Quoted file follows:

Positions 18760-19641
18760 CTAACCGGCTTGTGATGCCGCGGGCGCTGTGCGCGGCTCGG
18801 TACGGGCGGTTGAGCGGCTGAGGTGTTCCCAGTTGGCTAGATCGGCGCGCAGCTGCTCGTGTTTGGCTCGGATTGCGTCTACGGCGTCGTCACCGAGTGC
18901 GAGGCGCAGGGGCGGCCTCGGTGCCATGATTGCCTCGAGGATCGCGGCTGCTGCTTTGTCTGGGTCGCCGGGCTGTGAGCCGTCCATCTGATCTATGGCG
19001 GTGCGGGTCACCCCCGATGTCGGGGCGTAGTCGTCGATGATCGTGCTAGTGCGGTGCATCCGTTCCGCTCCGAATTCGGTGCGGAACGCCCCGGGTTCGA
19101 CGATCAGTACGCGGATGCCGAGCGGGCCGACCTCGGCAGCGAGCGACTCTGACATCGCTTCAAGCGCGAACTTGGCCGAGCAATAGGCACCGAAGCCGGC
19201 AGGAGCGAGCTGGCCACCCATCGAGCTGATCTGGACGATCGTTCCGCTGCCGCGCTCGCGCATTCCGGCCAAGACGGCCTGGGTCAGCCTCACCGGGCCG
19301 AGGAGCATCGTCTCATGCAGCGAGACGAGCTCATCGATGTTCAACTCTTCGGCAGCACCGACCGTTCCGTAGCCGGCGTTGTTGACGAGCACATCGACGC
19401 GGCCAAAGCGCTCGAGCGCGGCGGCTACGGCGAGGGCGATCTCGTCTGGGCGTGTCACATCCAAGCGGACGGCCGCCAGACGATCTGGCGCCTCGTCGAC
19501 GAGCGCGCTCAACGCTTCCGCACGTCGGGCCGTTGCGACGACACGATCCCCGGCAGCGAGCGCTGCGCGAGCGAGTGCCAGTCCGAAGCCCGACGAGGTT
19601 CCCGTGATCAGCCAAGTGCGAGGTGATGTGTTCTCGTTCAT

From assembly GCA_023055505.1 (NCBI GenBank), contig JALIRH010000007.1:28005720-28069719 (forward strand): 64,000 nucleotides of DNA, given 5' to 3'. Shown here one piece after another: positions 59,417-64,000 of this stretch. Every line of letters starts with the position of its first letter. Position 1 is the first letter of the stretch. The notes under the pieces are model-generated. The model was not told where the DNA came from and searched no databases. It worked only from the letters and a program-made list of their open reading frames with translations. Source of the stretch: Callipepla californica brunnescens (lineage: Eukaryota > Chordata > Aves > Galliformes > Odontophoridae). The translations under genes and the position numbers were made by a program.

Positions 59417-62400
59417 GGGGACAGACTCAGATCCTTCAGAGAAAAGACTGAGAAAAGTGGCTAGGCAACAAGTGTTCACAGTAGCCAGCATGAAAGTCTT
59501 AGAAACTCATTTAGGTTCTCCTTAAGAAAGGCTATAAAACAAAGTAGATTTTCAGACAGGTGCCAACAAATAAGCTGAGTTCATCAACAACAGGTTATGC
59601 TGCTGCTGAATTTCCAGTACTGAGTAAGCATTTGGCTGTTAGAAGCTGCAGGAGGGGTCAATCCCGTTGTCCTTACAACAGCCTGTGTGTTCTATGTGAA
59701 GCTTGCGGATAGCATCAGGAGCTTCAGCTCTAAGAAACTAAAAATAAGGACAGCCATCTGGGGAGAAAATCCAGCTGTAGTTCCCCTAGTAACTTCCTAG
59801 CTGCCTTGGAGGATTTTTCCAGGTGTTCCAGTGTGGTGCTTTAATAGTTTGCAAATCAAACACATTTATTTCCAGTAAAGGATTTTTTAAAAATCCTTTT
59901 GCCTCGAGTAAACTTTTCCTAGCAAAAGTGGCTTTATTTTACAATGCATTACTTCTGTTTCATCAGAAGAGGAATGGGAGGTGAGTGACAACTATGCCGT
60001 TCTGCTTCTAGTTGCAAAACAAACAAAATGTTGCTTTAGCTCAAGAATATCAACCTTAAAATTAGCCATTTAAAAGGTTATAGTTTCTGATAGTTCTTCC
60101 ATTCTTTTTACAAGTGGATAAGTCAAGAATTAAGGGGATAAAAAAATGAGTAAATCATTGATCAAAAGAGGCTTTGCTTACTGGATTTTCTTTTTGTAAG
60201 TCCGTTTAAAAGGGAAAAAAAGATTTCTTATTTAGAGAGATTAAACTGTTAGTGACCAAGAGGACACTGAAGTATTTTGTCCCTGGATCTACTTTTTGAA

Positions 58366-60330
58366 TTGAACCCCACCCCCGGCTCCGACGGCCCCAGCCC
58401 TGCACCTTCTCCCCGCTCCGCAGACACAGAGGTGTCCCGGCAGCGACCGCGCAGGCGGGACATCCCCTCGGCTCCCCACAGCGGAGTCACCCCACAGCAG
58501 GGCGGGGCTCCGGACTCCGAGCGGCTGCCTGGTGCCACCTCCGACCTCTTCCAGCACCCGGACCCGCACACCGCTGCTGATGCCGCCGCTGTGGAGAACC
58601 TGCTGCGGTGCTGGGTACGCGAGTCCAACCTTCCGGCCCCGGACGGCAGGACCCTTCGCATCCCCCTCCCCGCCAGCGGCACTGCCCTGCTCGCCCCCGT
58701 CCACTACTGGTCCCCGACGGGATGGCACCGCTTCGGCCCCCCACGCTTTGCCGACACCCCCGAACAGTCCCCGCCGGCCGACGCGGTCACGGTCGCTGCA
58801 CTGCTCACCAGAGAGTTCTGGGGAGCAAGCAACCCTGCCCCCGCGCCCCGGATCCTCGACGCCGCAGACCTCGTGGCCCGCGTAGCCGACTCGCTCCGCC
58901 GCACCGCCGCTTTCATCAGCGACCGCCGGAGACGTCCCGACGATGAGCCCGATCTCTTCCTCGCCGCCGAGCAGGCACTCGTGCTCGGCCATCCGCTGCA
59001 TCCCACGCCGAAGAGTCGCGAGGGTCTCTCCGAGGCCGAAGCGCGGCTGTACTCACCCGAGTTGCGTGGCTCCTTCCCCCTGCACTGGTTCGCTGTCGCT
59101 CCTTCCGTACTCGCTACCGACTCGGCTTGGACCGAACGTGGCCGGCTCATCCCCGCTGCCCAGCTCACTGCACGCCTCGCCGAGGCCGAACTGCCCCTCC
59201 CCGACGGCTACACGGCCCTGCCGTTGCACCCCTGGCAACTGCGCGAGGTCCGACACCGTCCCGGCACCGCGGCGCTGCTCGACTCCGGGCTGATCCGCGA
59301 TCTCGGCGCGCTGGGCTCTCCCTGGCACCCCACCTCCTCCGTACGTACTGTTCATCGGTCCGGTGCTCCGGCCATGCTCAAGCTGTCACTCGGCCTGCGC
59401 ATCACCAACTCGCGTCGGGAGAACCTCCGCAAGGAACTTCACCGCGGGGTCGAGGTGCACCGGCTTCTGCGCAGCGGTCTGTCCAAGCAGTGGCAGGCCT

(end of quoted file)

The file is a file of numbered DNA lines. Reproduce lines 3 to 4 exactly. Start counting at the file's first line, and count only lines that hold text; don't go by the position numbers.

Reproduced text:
18801 TACGGGCGGTTGAGCGGCTGAGGTGTTCCCAGTTGGCTAGATCGGCGCGCAGCTGCTCGTGTTTGGCTCGGATTGCGTCTACGGCGTCGTCACCGAGTGC
18901 GAGGCGCAGGGGCGGCCTCGGTGCCATGATTGCCTCGAGGATCGCGGCTGCTGCTTTGTCTGGGTCGCCGGGCTGTGAGCCGTCCATCTGATCTATGGCG